Help support TMP


"Essex Family in Henry VIII Tudor England?" Topic


8 Posts

All members in good standing are free to post here. Opinions expressed here are solely those of the posters, and have not been cleared with nor are they endorsed by The Miniatures Page.

For more information, see the TMP FAQ.


Back to the Renaissance Discussion Message Board



479 hits since 8 Mar 2018
©1994-2018 Bill Armintrout
Comments or corrections?

Terry3708 Mar 2018 7:34 a.m. PST

Does anyone have any information about the involvement of the Essex family (Devereux) during the time of Henry VIII? I ask because I am working on a Henry VIII Tudor Army and want to add a contingent from the Essex family, but haven't been able to find if any of them served. I am also guessing that any uniformity worn would be in orange?

Thanks,

Terry

GildasFacit Sponsoring Member of TMP08 Mar 2018 8:34 a.m. PST

Terry – Henry VIII was very picky about the clothing of soldiers who fought in his name and he didn't like his commanders outfitting men as their own private armies. He issued instructions on a number of campaigns for them to be dressed with Tudor Green & White and not in liveries.

Having said that, there isn't much evidence that he was consistently obeyed and relatively little has survived describing Henry's English troops' clothing colours on campaign.

mollinary08 Mar 2018 9:48 a.m. PST

Hi Terry,

A quick search finds Walter Devereux, 9th Baron Ferrars, 1488-1558, who seems to have had quite an active military career. His successors go on to be Earls of Essex, he rises to be Viscount Hereford in 1551. Hope this helps.

Terry3708 Mar 2018 7:54 p.m. PST

Thank you gentlemen. Yes, I had read that pretty much, so it seems that the title of Earl of Essex came after Henry VIII, so my contingent will be that of William Devereux. I am also guessing that orange was still the family color at that time as well????

Thanks again,

Terry

Fatuus Natural09 Mar 2018 3:50 a.m. PST

Thank you gentlemen. Yes, I had read that pretty much, so it seems that the title of Earl of Essex came after Henry VIII, so my contingent will be that of William Devereux. I am also guessing that orange was still the family color at that time as well????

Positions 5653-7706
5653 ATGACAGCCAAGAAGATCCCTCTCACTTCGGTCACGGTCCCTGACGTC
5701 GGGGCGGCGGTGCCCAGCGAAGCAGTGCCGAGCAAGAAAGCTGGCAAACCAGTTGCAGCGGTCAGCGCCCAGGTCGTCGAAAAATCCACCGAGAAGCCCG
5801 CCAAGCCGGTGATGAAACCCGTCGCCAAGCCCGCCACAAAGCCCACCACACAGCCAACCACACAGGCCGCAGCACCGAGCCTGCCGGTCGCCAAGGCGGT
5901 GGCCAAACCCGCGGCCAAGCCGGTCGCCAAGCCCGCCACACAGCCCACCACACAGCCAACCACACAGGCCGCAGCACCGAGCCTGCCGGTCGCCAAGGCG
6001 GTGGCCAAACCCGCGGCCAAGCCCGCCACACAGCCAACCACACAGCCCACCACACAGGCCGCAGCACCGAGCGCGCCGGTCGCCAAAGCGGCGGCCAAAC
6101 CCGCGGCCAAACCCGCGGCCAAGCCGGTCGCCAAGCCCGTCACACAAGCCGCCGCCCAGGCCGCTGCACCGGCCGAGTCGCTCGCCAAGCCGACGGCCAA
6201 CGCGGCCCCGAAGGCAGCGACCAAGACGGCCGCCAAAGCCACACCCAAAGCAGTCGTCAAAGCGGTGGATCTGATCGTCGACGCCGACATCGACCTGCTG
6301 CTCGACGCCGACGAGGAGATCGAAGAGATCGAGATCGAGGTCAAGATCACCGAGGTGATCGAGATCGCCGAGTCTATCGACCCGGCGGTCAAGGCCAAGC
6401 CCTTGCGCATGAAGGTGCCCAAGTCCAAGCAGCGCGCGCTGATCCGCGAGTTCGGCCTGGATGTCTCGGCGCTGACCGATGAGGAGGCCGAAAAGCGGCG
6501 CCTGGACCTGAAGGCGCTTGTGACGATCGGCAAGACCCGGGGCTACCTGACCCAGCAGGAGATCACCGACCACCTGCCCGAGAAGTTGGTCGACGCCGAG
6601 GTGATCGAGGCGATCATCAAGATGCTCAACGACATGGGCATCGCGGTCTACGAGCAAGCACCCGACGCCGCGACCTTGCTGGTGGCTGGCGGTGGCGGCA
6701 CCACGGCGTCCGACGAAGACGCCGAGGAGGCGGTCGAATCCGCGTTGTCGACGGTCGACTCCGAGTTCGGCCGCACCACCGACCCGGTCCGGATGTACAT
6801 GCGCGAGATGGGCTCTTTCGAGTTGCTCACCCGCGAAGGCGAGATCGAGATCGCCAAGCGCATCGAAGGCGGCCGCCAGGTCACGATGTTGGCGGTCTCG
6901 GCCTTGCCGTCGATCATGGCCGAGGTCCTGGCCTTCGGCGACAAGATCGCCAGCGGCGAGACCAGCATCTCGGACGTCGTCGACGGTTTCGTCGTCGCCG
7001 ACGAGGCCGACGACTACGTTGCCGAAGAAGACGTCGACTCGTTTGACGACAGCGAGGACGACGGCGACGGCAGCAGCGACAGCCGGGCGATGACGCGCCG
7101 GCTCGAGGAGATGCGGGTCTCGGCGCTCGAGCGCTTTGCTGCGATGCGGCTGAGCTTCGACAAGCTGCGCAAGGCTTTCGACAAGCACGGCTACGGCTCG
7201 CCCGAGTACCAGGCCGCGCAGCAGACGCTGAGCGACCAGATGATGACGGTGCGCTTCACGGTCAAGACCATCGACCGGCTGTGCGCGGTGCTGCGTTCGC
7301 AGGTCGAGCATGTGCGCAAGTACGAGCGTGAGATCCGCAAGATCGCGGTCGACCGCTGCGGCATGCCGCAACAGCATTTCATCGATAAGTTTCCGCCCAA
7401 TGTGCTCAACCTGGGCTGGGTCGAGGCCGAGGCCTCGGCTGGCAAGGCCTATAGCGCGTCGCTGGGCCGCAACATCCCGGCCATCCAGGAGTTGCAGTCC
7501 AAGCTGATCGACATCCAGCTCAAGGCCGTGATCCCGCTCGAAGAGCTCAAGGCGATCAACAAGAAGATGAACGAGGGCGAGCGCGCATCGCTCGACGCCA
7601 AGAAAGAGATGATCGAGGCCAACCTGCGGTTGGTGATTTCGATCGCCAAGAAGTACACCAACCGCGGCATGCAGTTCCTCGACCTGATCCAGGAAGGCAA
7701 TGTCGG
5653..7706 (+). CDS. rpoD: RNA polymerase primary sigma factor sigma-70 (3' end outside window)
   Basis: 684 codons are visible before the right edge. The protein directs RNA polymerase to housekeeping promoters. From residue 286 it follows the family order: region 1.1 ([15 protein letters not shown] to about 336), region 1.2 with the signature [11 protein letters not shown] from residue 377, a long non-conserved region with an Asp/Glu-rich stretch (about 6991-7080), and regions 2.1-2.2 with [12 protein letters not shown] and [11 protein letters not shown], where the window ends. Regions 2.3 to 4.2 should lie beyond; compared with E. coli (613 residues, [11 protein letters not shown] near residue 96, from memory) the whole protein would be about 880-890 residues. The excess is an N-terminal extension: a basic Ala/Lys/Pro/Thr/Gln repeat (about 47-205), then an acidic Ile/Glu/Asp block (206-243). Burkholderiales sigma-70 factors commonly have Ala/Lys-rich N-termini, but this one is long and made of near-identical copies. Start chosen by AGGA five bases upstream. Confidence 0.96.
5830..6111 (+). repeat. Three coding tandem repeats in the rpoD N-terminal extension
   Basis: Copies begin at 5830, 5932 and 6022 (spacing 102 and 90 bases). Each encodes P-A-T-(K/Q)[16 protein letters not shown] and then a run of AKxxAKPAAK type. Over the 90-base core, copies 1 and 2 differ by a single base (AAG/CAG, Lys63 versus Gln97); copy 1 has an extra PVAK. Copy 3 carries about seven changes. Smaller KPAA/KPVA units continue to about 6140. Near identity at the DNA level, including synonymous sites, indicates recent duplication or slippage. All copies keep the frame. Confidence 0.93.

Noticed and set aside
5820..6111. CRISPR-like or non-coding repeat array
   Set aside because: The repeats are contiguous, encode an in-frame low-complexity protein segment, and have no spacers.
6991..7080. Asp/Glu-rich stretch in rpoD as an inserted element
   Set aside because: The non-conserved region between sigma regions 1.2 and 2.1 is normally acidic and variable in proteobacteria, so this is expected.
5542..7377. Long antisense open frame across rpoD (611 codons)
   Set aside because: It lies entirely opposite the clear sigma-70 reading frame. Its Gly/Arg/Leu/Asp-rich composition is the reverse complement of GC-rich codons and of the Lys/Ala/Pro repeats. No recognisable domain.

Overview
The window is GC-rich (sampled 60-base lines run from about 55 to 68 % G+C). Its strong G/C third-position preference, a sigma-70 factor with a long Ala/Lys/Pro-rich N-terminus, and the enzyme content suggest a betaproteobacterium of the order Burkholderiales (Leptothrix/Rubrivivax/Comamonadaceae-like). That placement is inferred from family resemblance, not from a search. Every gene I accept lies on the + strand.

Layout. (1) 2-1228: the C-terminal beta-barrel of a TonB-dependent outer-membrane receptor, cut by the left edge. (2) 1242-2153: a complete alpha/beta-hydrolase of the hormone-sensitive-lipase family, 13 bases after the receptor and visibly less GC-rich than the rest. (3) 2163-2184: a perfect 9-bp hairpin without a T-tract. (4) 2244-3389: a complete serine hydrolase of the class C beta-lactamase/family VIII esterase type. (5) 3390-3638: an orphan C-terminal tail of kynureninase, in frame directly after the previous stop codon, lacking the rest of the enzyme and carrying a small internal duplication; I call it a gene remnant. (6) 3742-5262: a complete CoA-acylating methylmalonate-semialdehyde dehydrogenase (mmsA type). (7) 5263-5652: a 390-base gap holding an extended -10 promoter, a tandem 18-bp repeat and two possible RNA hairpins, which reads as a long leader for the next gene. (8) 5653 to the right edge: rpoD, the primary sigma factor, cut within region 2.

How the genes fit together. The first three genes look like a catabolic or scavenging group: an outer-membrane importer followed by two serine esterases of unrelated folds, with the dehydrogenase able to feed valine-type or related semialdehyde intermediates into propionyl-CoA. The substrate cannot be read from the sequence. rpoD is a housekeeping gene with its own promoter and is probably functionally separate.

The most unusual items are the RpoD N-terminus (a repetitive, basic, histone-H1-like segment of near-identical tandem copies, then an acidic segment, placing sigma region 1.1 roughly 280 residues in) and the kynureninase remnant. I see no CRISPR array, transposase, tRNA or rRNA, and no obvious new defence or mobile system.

You meant Walter? I don't think there was a William Deveureux, not of any prominence, anyway. In Henry VIII's time any Devereux contingent would have been lead by Walter, who succeeded his father Robert as lord Ferrers of Chartley in 1501 and became viscount Hereford in 1550 and died in 1558. He fought at Flodden and accompanied Henry VIII at the Cloth of Gold and on the 1544 campaign.

I don't know what livery colours the Devereux used at that time, but Walter's grandson of the same name, first Earl of Essex, certainly used orange. The large contingent he brought to Tilbury in 1588 were arrayed in white and tangerine and when in 1591 he joined Henri IV at Compiegne he was accompanied by 6 pages dressed in orange velvet.

Richard McCoy, 'The Rites of Knighthood: The Literature and Politics of Elizabethan Chivalry' (1989), pp. 78, 81.

Fatuus Natural09 Mar 2018 5:37 a.m. PST

Lord Howard de Walden (ed.),'Banners, standards and badges from a Tudor manuscript in the College of Arms' (1904), p. 247, has a 16C sketch of the standard of 'the lord Ferrys knyghte of the garter'. It is parted horizontally white and red with a white greyhound and sprinkled with golden horseshoes and blue 'frenshe wyfes' hoods bounden'.

The introduction dates the document to the 1530s, so it must be the standard of Walter Devereux, lord Ferrers.

There is nothing orange or tangerine on the standard, so it may be that in the early 16C his livery colours were white and red and his badge a blue Frenchwife's hood.

Terry3709 Mar 2018 8:03 a.m. PST

Excellent, just excellent! More wonderful information. My sincere thanks gentlemen!!!

Terry

Sandinista14 Mar 2018 8:49 p.m. PST

In the Standards, Badges & Livery Colours of the Wars of the Roses booklet by McGill & Jones, they list Walter Devereux of Weobley, the 7th Baron Ferrers who died at Bosworth. They mention his livery as red & white based upon his standard: "Field: Argent over gules a bordure/fringe argent. Badges: A greyhound running argent, langued gules, crowned about the neck Or. French wives hoods azure. Horseshoes Or. Motto: Loyalle Svys. He also used the French wives hoods argent as a separate badge. His torse was argent and sable so this may indicate another set of livery colours".

I recommend buying this book it is wonderful value link

Cheers
Ian

Sorry - only verified members can post on the forums.